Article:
G-quadruplexes can be found in guanine-rich regions of eukaryotic chromosomes [6]. A G-quadruplex can be formed by a guanine-rich strand (Fig. 1A) if stacked G-quartets (a.k.a. tetrads) are sufficiently stabilized by monovalent cations M+ in the center, usually Na+ and K+, and by π–π interactions (Fig. 1C) [11]. G-quartets consist of four guanine residues that can self-assemble in a square planar format through hydrogen bonding and lone pair metal–ion interactions (Fig. 1C) [12]. G-quadruplexes occur in a wide variety of topologies that arise from variations in the number of stacked guanine tetrads, the loops that connect these, and the directions by which the backbone connects the nucleotides [12] (Fig. 1D, E). In general, G-quadruplexes can be classified as antiparallel, parallel, or as hybrid when considering the direction of the strands (Fig. 1D), whereas the loops are usually referred to as diagonal, propeller, or lateral (Fig. 1E) [13, 14]. The presence of bulges within strands between different layers of the G-quartets adds another level of complexity and is considered as another target for drug discovery [15, 16]. Throughout this review, double-strand DNA will be abbreviated as ‘dsDNA’, a G-quadruplex as ‘G4’, and a ligand/G-quadruplex complex as ‘ligand/G4’ (where the term ‘ligand’ can be replaced by the specific name for the complex).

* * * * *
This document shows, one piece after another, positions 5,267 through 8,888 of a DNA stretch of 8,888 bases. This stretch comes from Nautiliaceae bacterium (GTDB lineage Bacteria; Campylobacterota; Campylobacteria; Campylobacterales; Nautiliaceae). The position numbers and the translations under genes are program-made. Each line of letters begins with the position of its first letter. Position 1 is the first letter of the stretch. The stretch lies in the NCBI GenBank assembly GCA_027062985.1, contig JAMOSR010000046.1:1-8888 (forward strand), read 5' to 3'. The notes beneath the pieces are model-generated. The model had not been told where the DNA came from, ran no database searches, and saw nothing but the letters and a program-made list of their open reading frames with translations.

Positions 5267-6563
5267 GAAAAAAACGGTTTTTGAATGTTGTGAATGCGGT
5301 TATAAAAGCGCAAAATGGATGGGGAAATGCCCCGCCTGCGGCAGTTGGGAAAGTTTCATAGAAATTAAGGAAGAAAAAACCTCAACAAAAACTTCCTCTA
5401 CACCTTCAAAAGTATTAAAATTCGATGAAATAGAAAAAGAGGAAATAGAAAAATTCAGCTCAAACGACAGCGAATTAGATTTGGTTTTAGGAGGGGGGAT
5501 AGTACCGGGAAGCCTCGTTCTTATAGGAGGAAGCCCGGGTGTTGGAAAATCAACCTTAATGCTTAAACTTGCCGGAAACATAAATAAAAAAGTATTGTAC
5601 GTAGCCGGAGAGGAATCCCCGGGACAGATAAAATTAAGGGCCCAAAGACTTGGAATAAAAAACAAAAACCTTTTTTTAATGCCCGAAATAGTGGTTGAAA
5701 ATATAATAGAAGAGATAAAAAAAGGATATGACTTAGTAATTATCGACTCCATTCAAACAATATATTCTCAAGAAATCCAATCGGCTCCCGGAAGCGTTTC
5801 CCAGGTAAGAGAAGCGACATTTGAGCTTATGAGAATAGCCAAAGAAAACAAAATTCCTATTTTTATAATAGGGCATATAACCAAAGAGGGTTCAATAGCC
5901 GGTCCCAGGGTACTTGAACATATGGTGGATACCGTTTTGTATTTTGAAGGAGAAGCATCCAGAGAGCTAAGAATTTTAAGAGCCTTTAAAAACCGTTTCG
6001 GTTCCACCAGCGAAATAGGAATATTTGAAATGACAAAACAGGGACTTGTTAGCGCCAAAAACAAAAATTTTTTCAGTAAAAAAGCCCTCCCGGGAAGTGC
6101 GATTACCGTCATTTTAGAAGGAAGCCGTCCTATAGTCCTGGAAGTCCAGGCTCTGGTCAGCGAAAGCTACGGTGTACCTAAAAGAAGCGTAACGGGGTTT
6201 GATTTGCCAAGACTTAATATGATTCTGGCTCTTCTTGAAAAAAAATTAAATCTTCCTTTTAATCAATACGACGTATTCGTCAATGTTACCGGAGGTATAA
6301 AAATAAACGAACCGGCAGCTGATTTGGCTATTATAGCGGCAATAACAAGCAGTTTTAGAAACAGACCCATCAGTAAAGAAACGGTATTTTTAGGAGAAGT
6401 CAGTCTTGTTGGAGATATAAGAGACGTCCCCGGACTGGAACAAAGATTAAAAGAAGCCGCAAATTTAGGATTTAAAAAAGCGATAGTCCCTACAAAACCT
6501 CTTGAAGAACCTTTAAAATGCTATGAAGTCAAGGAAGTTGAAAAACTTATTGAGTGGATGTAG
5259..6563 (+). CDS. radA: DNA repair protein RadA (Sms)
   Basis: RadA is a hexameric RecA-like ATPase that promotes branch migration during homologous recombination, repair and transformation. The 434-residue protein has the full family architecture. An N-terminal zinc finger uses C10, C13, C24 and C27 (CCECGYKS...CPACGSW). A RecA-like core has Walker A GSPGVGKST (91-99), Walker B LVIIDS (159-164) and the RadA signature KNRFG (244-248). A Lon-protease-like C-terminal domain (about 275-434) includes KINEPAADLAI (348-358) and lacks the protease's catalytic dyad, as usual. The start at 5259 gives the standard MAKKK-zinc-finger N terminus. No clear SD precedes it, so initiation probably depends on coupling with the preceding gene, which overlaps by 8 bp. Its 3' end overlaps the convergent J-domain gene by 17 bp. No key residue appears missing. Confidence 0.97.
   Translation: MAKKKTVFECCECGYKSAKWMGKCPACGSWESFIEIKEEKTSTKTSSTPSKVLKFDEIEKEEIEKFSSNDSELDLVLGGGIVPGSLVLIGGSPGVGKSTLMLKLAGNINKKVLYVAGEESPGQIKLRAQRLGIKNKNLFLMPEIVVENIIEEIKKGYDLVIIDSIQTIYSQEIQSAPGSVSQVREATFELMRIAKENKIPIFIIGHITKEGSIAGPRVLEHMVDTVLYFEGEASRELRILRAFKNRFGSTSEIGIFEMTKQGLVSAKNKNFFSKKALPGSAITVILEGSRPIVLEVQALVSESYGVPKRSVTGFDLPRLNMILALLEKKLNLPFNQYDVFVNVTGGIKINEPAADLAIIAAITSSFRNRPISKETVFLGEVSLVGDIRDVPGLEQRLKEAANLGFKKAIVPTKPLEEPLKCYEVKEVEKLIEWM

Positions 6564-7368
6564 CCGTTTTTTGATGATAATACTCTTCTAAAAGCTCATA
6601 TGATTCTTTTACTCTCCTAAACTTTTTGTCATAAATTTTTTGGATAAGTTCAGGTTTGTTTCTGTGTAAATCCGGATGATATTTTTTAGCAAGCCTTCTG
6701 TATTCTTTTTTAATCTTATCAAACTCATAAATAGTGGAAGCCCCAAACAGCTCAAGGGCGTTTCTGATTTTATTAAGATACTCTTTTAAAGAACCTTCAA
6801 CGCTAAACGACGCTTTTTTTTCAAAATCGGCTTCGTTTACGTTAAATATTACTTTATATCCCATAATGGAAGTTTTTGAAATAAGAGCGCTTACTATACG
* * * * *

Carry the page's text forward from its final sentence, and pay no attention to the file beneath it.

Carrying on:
Fig. 1
figure 1

A Generic G-quadruplex forming sequence, the ≠ sign indicates the large variations observed in G4s. B Sequences of G-quadruplex forming sequences mentioned in this review. C Chemical drawing of a guanine tetrad, with the different hydrogen bonding interactions and the centra metal monocation that is required to stabilize the G4 biological nanostructure. Representation of a G4-DNA structure consisting of three stacked G-quartets. D Various conformations of G-quadruplexes that are known to occur in nature. E Structures of biological G4 structures resolved by NMR (left: parallel G-quadruplex [PDB-code: 2M4P]; middle: antiparallel G-quadruplex [PDB-code: 1L34], right: hybrid G-quadruplex [PDB-code: 2JPZ]). Images were generated using YASARA and based on NMR structures of which one representative structure has been displayed out of the 10 lowest energy structures that were deposited. Two common binding modes for G4-stabilizing ligands are shown by the orange sphere in the first two structures: end-on G4 stacking (left) and major groove binding (right)

The roles of G-quadruplexes in biology and cancer